Smallworld: A Science Fiction Adventure Comedy

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"A showcase for Green's bone-dry satire. A delight." - The Telegraph
"A talented writer having lots of very smart fun"

Mount Ararat, a world the size of an asteroid yet with Earth-standard gravity, plays host to an oddball community whose children are protected by the Devil, a mechanical killing machine.

But who placed the robot there, and who - or what - is really in need of protection? More
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About Dominic Green

Dominic Green has written several short stories for Interzone magazine, often in a satirical vein, and his story The Adventure of the Lost World appears on the BBC Cult TV website.

His story Send Me a Mentagram was picked for the prestigious Year's Best Science Fiction anthology in 2003, and The Clockwork Atom Bomb was nominated for a 2005 Hugo Award.

Interzone published a special issue devoted to Dominic and his stories in July 2009.

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Reviews

Review by: resonant on Sep. 10, 2013 : star star star star star
This was extremely good, and I am recommending it to my friends.
(review of free book)

Review by: B.J. Price on April 05, 2012 : star star star star star
Entertaining and odd. Recommended for readers who like to have their minds delightfully stretched.
(review of free book)

Review by: WyrdStar on March 03, 2012 : star star star
This was an entertaining read, albeit not the comedy I'd expected from reading the blurb. Nor does it really work as a novel, as it reads more like a collection of (long) short stories strung together and linked by virtue of a shared cast and setting. The writing is good and there are moments of very clever (and often bizarre) humour - I particularly liked the escape from the penitentiary through psychoanalysis and Helen of Troy's personality inside a killing-machine robot (both of which appeared in the final story) - yet many of the supporting cast were too one-dimensional to care about and I frequently forgot who was who. However, the science-fiction setting was fun and obviously well thought-out; I just wish the author had done the same with more of the myriad of characters involved along the way. In summary, I did enjoy it and would have been happy to spend money on this.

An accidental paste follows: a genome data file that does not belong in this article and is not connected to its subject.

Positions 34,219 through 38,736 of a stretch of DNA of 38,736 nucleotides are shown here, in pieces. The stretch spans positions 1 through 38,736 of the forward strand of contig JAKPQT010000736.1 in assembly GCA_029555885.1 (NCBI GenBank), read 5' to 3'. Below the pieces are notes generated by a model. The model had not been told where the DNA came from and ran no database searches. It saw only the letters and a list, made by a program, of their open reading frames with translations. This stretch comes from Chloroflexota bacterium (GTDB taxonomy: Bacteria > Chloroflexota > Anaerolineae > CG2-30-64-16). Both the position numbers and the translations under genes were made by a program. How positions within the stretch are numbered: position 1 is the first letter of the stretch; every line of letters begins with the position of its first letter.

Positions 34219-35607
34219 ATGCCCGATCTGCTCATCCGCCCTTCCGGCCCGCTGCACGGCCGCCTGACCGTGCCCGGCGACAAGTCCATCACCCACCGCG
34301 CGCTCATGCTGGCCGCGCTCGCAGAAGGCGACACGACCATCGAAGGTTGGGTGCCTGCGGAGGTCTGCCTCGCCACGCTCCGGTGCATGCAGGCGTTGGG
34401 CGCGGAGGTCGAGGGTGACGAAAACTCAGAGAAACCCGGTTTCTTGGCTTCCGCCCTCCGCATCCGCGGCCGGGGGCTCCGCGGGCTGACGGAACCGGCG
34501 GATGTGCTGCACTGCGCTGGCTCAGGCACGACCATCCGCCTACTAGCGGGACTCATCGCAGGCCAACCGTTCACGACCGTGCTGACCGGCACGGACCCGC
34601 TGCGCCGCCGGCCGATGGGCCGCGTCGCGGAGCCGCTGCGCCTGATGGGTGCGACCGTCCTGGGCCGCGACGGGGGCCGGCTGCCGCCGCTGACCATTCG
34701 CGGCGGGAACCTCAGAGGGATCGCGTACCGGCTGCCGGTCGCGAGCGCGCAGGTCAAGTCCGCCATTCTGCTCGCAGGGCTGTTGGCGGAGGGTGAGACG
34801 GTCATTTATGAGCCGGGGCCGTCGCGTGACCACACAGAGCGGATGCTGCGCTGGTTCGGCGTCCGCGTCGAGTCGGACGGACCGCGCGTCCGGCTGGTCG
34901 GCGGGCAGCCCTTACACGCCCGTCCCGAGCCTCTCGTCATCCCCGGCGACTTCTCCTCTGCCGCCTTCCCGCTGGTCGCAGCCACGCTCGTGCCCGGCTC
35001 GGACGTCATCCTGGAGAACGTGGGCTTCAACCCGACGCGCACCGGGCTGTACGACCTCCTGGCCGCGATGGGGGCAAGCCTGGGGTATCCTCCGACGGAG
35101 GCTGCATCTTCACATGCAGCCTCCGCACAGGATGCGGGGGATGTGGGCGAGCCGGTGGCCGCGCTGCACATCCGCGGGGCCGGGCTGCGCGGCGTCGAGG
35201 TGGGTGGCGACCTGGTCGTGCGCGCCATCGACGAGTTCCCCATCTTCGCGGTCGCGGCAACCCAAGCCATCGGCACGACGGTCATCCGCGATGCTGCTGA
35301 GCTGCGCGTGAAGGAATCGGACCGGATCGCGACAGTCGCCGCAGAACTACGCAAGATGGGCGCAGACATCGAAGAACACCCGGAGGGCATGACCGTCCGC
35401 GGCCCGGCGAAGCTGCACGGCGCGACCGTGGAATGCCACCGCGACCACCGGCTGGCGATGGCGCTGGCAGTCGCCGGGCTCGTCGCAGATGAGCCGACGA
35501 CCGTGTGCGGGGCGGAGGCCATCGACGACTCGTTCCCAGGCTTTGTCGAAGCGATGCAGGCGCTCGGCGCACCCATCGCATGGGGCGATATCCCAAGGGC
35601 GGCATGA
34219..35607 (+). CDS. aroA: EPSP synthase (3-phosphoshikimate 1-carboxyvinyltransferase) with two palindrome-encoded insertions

(review of free book)

Review by: Jim Stinson on Feb. 06, 2012 : star star star star star
Smallworld is indeed tough to describe. Imagine Terry Pratchett writing hard science fiction instead of fantasy. Stir in a whiff of Douglas Adams – but not too much. Imagine side-splitting sentences that blind-side you from behind moon rocks. This is emphatically not a “comic” novel; rather a wildly convoluted serious story but told by a narrator with an unquenchably comic spirit. Some of the lines, like this one…
[Re the false night cast by the glittering rings of the nearby gas giant] "During Crystal Night, as the children had christened it despite unfathomable objections by their parents…”
…are going to be puzzling to readers who no longer know which set of atrocities Herr Hitler presided over, or, for that matter, who Hitler was; but if you miss one, another will be along in a moment.
Underpinning the humor and the complex story is a far future universe minutely imagined and scrupulously explained. For science fiction fans with no sense of humor (and there are a few) the book will still be deeply satisfying for its milieu, characters, and story alone.
(review of free book)

Review by: A. J. Braithwaite on Jan. 04, 2011 : star star star star
Hard to describe this book, but it's a good read. In a future where time has been decimalised, a small colony on a tiny moonlet copes with an interesting range of potential threats, several of them homicidal. Some of the details are wonderful - the genetically modified McChickens, which "tasted unaccountably of dill pickle", made me laugh.
(review of free book)

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